5 Intriguing Things: Friday, 1/31

Microsofty tweets, a FAT Manual, stock-option funny business, academic torrents, and a most excellent typewriter-art ad.

1. Five of Satya Nadella's 25 tweets. He's expected to be named Microsoft's new CEO any minute now. 

"HTML5 - what fun!

Bing on Yahoo!

Bing IT On!

azuring away today!

machine learning!"

 

2. The F.A.T. Manual is a compilation of five years of open source art projects designed to be torn apart, re-used, reassembled.

"In more than five years of activity, the Free Art and Technology Lab (F.A.T. Lab) produced an impressive series of projects, all developed with open source software, shared online and documented in a way that allows everybody to copy, improve, abuse or simply use them. This approach situates F.A.T. Lab in a long tradition of DIY, processual, sharable artistic practices based on instructionals, and reveals a democratic idea of art where Fluxus scores meet hacker culture (and rap music).

Featuring texts by Régine Debatty, Evan Roth, Domenico Quaranta, Geraldine Juárez and Randy Sarafan, The F.A.T. Manual is a selection of more that 100 projects, done in the belief that printing these bits on paper will allow them to spread in a different way, infiltrate other contexts, and germinate. An archive, a catalogue, a user manual and a software handbook documenting five years of thug life, pop culture and research and development."

+ E.g. Evan Roth's 2007 project: "Hip-Hop Pop-Ups is an online mp3 player that pops up the websites of Kanye West’s favorite brands in real time as he raps them."
 

3. A startup is trying to get around the standard stock-option rules.

"The company, Equidate, which opened its doors on Thursday, says it will allow start-up employees to sell the rights to the economic upside (or downside) of their shares, without actually transferring ownership of the shares. In other words, in exchange for a shot of cash, the employee would agree to forfeit any gains in a future initial public offering. (The employee would retain the voting rights of a shareholder.)

The idea is sure to provoke skepticism from start-ups and their legal teams, which take pains to limit the universe of owners of their stock. Start-ups have clamped down on secondary transactions in recent years, forcing companies like SecondMarket and SharesPost — two pioneers of secondary markets in private stock — to alter their business models. Equidate hopes to get around these restrictions by simulating the financial effects of a sale of shares without a sale actually taking place."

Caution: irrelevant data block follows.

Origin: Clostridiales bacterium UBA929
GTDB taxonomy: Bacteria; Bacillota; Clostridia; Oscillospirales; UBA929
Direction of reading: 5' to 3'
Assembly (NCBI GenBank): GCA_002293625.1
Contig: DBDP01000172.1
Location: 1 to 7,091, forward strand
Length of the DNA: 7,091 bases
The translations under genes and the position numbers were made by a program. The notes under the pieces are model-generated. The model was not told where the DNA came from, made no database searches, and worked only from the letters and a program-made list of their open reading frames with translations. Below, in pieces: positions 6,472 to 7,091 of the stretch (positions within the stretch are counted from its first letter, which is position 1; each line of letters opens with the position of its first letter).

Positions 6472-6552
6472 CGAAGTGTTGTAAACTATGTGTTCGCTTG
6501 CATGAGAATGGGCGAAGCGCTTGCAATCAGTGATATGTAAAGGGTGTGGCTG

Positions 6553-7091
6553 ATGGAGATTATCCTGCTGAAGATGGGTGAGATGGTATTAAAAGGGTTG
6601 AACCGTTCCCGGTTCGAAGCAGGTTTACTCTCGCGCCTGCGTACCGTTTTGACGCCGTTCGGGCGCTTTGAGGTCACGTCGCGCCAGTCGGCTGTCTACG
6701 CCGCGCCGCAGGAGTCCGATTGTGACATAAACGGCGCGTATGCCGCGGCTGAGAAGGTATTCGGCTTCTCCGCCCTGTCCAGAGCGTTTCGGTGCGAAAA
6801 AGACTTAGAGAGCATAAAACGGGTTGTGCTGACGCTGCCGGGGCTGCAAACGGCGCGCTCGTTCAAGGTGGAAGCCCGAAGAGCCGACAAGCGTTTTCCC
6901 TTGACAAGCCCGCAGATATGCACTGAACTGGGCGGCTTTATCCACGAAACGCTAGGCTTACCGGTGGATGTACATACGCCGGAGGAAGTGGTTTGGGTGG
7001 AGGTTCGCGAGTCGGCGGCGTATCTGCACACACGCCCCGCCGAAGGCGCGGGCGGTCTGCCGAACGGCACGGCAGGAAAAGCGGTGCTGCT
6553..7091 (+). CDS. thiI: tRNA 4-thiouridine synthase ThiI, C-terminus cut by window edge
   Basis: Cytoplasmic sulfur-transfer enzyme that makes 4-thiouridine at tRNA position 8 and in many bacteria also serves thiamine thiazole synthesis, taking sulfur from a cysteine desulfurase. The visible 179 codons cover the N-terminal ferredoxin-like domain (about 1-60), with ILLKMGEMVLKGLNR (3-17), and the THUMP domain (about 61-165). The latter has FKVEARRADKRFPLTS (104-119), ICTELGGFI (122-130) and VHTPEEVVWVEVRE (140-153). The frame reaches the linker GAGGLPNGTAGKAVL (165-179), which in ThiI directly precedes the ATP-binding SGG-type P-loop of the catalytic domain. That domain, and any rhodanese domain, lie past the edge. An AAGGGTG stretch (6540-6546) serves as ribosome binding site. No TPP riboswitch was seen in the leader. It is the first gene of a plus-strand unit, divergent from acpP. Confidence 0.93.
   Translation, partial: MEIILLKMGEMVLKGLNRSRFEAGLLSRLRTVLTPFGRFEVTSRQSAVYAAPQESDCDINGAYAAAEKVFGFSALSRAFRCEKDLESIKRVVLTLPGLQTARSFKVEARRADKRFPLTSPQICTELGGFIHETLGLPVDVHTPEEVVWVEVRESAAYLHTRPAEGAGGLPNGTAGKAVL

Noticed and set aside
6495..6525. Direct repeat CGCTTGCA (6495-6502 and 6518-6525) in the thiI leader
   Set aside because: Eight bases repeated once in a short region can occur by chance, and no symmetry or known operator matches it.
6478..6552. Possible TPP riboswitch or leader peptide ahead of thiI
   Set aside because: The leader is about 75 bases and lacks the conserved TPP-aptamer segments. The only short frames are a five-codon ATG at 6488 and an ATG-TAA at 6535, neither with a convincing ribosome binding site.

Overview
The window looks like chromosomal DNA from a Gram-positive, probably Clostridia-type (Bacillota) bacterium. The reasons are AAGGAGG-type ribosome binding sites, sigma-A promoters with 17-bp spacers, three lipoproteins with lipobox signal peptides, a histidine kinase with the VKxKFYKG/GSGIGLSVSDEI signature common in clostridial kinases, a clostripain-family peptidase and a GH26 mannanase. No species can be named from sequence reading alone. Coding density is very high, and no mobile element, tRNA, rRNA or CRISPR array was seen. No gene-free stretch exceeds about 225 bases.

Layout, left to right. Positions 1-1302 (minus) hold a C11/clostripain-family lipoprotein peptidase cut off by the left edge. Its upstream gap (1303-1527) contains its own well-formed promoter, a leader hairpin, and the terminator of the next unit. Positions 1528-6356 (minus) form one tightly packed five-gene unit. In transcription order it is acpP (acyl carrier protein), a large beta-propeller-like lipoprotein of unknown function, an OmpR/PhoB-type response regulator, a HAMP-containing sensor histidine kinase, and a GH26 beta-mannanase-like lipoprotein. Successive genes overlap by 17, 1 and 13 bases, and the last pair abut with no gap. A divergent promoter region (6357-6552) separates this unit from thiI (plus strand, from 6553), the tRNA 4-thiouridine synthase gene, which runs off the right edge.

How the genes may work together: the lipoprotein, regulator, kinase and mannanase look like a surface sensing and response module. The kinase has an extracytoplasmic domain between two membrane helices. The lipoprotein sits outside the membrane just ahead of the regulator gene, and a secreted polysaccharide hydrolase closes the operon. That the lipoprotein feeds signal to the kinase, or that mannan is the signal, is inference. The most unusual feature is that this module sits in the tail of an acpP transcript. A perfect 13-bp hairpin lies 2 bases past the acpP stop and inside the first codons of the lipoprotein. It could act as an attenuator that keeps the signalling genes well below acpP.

4. Academic Torrents places research datasets into a decentralized distribution network.

"A robust distributed replication design allows libraries to utilize this system as their backbone. Providing fault tolerant hosting of curated data for a university, research lab, or home library. When libraries have data on-site, bandwidth and time are saved. Also, this system can be used as the foundation of a new open-access publishing system where libraries manage data instead of licenses for external data sources.

The academic torrents network is built for researchers, by researchers. Its distributed peer-to-peer library system automatically replicates your datasets on many servers, so you don't have to worry about managing your own servers or file availability. Everyone who has data becomes a mirror for those data so the system is fault-tolerant."

 

5. A typewriter art ad that ran in the New York Times on Sunday, March 20, 1881

This would make it the oldest extant piece of typewriter art that I've come across. Also, the process involved more than a typewriter.

 

Thanks Jacob

 

Today's 1957 English Usage Tip:

analyse is the standard Brit. spelling, analyze, US; Americans may take comfort in the fact that the -yze ending was accepted by Johnson and according to OED is 'historically defensible.'

 

Subscribe to 5 Intriguing Things

Azuring Away Everyday

 

Presented by

Never Tell People How Old They Look

Age discrimination affects us all. Who cares about youth? James Hamblin turns to his colleague Jeffrey Goldberg for advice.

Join the Discussion

After you comment, click Post. If you’re not already logged in you will be asked to log in or register.

blog comments powered by Disqus

Video

Never Tell People How Old They Look

Age discrimination affects us all. James Hamblin turns to a colleague for advice.

Video

Would You Live in a Treehouse?

A treehouse can be an ideal office space, vacation rental, and way of reconnecting with your youth.

Video

Pittsburgh: 'Better Than You Thought'

How Steel City became a bikeable, walkable paradise

Video

A Four-Dimensional Tour of Boston

In this groundbreaking video, time moves at multiple speeds within a single frame.

Video

Who Made Pop Music So Repetitive? You Did.

If pop music is too homogenous, that's because listeners want it that way.

More in Technology

Just In